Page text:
For National Native American Heritage Month, this column will feature Indigenous inhabitants of the Colorado Plateau, celebrating and learning from their knowledge and perspectives. This week, we speak with Talia Boyd, the Grand Canyon Trust’s cultural landscapes manager, who was born and raised on the Navajo Nation.
Science Moab: What motivated you to pursue advocacy on behalf of Native communities?
Boyd: My childhood community was impacted by uranium legacy waste. I was heartbroken because I realized that no matter where I went on my homelands, they’ve been impacted tremendously by extractive industries. This spurred my passion to start advocating.
Science Moab: What does the term “cultural landscapes” mean to you?
Boyd: When we talk about a cultural landscape, it’s about our traditional homelands. We have a deep responsibility rooted in being stewards of this land — we don’t see ourselves as owners of this land. We consider the land family, and we’ve built regenerative relationships with it since the beginning.
When we talk about cultural landscape protection, it really is talking about protecting ourselves as humans. We recognize that whatever happens to the land will also happen to us.
Science Moab: Could you outline the issues facing these landscapes?
Boyd: It’s the desecration of our sacred landscapes and our sacred spaces. It’s desecration by extractive industries — uranium, oil and gas, coal.
There’s also been a lot of looting and vandalism: our ancestors, our pottery, our baskets, have been dug up and put into museums. People are selling our sacred items in auctions. This is happening on the Colorado Plateau.
Because of the contamination, a lot of people in our communities are no longer here. Some folks aren’t educated in Western knowledge, so they don’t know how to advocate on behalf of their families.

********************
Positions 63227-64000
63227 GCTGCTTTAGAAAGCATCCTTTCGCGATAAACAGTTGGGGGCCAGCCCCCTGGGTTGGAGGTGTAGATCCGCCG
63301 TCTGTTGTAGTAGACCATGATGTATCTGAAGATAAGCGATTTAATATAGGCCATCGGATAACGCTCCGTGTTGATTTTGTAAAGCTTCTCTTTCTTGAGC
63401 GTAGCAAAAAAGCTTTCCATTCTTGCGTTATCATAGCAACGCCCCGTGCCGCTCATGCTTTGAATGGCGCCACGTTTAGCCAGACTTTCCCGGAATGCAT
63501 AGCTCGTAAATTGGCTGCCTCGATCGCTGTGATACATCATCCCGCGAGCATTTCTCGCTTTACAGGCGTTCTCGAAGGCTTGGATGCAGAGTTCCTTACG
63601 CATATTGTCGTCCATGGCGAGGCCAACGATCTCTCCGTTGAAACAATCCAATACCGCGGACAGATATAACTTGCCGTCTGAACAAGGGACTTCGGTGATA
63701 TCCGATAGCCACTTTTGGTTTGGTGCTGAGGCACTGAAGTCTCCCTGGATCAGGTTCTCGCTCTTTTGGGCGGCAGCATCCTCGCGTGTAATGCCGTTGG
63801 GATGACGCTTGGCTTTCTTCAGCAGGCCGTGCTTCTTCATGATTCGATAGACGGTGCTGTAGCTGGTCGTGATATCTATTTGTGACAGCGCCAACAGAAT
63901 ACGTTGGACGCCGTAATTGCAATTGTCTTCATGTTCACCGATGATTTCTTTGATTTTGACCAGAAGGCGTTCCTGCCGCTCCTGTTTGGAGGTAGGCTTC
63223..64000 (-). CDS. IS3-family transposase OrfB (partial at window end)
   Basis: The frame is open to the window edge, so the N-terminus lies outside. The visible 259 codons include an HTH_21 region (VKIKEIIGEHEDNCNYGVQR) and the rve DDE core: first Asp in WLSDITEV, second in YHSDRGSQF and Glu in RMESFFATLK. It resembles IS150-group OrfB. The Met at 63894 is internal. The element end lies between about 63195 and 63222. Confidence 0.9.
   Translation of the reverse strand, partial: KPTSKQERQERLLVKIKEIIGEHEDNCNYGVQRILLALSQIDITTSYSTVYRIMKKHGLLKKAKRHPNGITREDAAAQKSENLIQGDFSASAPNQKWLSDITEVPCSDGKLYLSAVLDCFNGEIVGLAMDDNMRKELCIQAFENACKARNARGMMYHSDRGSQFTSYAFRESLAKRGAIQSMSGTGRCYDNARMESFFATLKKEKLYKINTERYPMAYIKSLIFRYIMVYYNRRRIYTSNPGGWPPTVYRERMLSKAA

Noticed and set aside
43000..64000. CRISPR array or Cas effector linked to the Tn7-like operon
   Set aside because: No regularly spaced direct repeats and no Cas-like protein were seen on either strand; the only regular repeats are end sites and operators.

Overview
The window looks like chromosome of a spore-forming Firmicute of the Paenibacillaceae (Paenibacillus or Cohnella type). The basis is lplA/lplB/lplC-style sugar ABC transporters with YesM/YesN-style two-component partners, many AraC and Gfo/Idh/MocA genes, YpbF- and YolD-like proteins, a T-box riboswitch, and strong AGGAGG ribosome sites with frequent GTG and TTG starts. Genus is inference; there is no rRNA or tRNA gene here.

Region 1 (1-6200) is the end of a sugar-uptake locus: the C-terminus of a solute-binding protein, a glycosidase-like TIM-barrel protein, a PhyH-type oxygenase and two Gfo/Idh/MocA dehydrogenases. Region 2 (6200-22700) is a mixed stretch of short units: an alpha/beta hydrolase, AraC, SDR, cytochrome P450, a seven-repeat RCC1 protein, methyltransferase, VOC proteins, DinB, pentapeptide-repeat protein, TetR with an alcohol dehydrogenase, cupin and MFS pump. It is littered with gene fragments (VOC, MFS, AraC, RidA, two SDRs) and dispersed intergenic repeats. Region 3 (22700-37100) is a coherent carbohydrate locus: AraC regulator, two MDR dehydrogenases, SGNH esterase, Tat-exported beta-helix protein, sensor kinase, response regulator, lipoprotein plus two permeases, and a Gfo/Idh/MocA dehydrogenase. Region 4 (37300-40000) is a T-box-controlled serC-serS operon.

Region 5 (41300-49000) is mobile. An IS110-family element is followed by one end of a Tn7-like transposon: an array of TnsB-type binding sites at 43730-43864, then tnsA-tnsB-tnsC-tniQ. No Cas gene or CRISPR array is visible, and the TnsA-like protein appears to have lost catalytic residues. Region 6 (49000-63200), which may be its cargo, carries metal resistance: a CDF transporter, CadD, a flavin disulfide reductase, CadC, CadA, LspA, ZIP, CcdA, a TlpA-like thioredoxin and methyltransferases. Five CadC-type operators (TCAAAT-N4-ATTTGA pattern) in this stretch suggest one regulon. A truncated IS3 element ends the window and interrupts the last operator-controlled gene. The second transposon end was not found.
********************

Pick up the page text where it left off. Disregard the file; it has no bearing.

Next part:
Science Moab: How are you working to tackle these issues?
Boyd: It’s a lot of hard conversations, right? It’s putting yourself in uncomfortable spaces, and pushing back on white supremacy.
We’re trying to shift into a just transition: taking back power, working closely with traditional knowledge keepers and connecting them with our younger generations. We’re having these hard conversations and trying to build bridges. We all need to move forward and heal and advocate for our homelands.
Science Moab: What would it look like for Western scientists to help change these power imbalances?
Boyd: It goes back to making space and building rapport with tribal communities, and pulling in tribes to the table. We don’t have the resources, the capacity or the bandwidth.
What needs to happen is the recognition that traditional knowledge is equal to, if not better than, Western knowledge and science. Make space for that when it comes to land management. Plant those seeds and have those hard conversations with folks; let them know you’re on Native land. Acknowledge that tribes don’t have the capacity to necessarily be there, even though we want to.
A lot of Western scientists are in powerful spaces. Give up some of that power by stepping back and acknowledging the first peoples of this land, and acknowledging that our traditional knowledge is sophisticated and very much needed.
Science Moab: Can you speak to the intersection of the climate crisis and Indigenous knowledge?
Boyd: I believe Native peoples are the solution to the climate crisis. Our traditional knowledge systems have been in place for so long. We have these regenerative relationships, we know how to take care of the natural world. For the longest time, our land hasn’t had that. Our land misses us and we miss our land, and there’s deep trauma that still exists within tribal communities.
We know how to talk to the natural world, to recreate that balance. And that’s what’s needed right now. This is why we’re stepping into these spaces of leadership, and taking that space right, proudly. We’re ready to lead, but at the same time, we have so many barriers that it does require our friends and allies to help make those spaces.
It requires us to step outside of our comfort zones. That isn’t always easy, but I encourage people to try. That’s what’s going to move the dial. So let’s start doing this work. Let’s come together. Let’s work hard.
Science Moab is a nonprofit dedicated to engaging community members and visitors with the science happening in Southeast Utah and the Colorado Plateau. To learn more and listen to the rest of Talia Boyd’s interview, visit www.sciencemoab.org/radio. This interview has been edited for clarity.